Elon Musk's SpaceX Sets Date For Next Starship Launch, Awaits Regulatory Nod: Here's What It Mainly Wants To Achieve

Zinger Key Points
  • For the upcoming flight, SpaceX is focused on demonstrating its ability to reuse Starship.
  • Regulatory approval for upcoming flight depends on FAA determining that public safety was not impacted during last flight.

Elon Musk‘s rocket manufacturing company, SpaceX, is preparing to launch its Starship again, possibly as soon as June 5.

What Happened: SpaceX has yet to receive regulatory approval for Starship’s fourth flight test. However, if approved, the Starship could launch on June 5, with the launch window opening as early as 7 a.m. CT, the company announced on Friday.

Starship is touted as the world's most powerful launch vehicle, standing 121 meters tall and weighing approximately 5,000 tonnes. It consists of two stages: the Starship spacecraft and the Super Heavy rocket.

For the upcoming test, the company aims to achieve a soft splashdown of the Super Heavy booster in the Gulf of Mexico and a controlled re-entry and splashdown of the Starship in the Indian Ocean. SpaceX has implemented both software and hardware upgrades to Starship since its last flight test to meet these objectives.

“The fourth flight test turns our focus from achieving orbit to demonstrating the ability to return and reuse Starship and Super Heavy,” the company stated.

The Federal Aviation Administration must determine there was no impact on public safety during the last flight test before issuing a license modification for the next flight, according to SpaceX.

Musk on Rocket Reusability: Addressing the difficulty of achieving reusability in space travel, Musk said on Saturday, “There is a reason it hasn't been solved, despite countries/companies pouring about a trillion dollars cumulatively into rocket development over 80 years.”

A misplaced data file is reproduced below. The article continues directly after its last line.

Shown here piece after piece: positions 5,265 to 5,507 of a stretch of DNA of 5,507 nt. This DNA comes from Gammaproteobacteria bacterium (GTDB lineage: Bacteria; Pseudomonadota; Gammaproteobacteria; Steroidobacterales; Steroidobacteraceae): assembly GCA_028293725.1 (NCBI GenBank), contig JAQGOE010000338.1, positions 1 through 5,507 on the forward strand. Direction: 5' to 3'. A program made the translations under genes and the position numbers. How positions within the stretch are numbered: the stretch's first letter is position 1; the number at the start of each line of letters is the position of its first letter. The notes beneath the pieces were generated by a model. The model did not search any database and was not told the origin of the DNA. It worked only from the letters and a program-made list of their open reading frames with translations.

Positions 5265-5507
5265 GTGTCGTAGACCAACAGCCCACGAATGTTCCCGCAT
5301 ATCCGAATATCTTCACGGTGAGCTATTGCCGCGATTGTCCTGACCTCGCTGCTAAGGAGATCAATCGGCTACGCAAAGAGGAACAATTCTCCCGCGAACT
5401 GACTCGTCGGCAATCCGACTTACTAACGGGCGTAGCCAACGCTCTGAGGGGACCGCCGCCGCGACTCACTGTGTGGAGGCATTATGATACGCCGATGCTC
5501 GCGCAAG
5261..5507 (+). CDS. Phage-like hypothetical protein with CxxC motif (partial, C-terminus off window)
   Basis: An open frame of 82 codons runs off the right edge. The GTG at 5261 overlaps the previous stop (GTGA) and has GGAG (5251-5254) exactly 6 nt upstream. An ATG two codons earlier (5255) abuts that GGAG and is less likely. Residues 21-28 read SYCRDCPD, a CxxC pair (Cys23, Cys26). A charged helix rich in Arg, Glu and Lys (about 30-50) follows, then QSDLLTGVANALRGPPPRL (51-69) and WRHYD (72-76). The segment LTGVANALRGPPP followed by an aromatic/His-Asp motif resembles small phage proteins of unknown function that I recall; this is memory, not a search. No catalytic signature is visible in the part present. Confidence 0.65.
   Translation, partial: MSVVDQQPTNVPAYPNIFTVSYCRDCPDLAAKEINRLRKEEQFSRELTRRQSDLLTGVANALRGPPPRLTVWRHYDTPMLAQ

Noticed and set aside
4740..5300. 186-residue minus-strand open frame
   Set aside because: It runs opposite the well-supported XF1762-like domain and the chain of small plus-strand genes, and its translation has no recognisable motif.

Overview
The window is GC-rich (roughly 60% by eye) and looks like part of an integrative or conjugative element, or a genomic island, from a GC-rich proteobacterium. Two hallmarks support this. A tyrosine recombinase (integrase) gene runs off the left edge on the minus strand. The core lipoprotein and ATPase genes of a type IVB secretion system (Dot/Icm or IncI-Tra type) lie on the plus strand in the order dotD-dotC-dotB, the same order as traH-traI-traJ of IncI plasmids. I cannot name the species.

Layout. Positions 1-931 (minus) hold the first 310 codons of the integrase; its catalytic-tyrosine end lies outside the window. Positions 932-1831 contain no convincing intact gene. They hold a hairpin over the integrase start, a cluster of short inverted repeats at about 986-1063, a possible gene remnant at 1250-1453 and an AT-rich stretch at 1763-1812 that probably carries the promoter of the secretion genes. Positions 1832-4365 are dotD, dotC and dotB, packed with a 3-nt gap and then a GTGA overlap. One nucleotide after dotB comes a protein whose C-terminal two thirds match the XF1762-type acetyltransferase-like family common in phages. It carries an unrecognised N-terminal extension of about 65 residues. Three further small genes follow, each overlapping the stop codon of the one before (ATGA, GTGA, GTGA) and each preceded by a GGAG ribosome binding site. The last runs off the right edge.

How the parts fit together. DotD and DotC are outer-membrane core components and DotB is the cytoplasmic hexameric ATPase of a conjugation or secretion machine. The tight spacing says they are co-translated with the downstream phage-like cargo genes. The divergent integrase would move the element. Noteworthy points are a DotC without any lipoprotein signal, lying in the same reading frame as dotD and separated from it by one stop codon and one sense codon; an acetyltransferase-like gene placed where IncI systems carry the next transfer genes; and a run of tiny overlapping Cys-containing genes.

However, SpaceX considers reusable rockets essential to its mission, seeing them as crucial for reducing the cost of space access. A rapidly reusable space launch vehicle can lower the cost of traveling to space by a hundredfold, as a significant portion of launch costs is the expense of building the rocket, the company explains.

Why It Matters: During Starship’s previous flight test on March 14, the spacecraft lost contact and broke apart while re-entering the atmosphere instead of splashing down in the Indian Ocean as planned. The booster also lost contact before achieving a soft splashdown in the Gulf of Mexico. The entire flight lasted about an hour.

SpaceX launched the Starship twice last year — first in April and then in November.

NASA is currently relying on the success of Starship to land humans back on the moon as part of its Artemis program. The last crewed lunar mission occurred in 1972 with Apollo 17. Since then, no crew has traveled beyond low-Earth orbit.

Check out more of Benzinga’s Future Of Mobility coverage by following this link.

Read More: Departing Tesla VP Can’t Get Himself To Buy Rival EVs Because They Don’t Have FSD: ‘It’s A Deal Breaker’

Photo via Shutterstock

Market News and Data brought to you by Benzinga APIs
Posted In: GovernmentNewsRegulationsSPACETop StoriesTechElon MuskmobilitySpaceXStarshipStories That Matter
Benzinga simplifies the market for smarter investing

Trade confidently with insights and alerts from analyst ratings, free reports and breaking news that affects the stocks you care about.

Join Now: Free!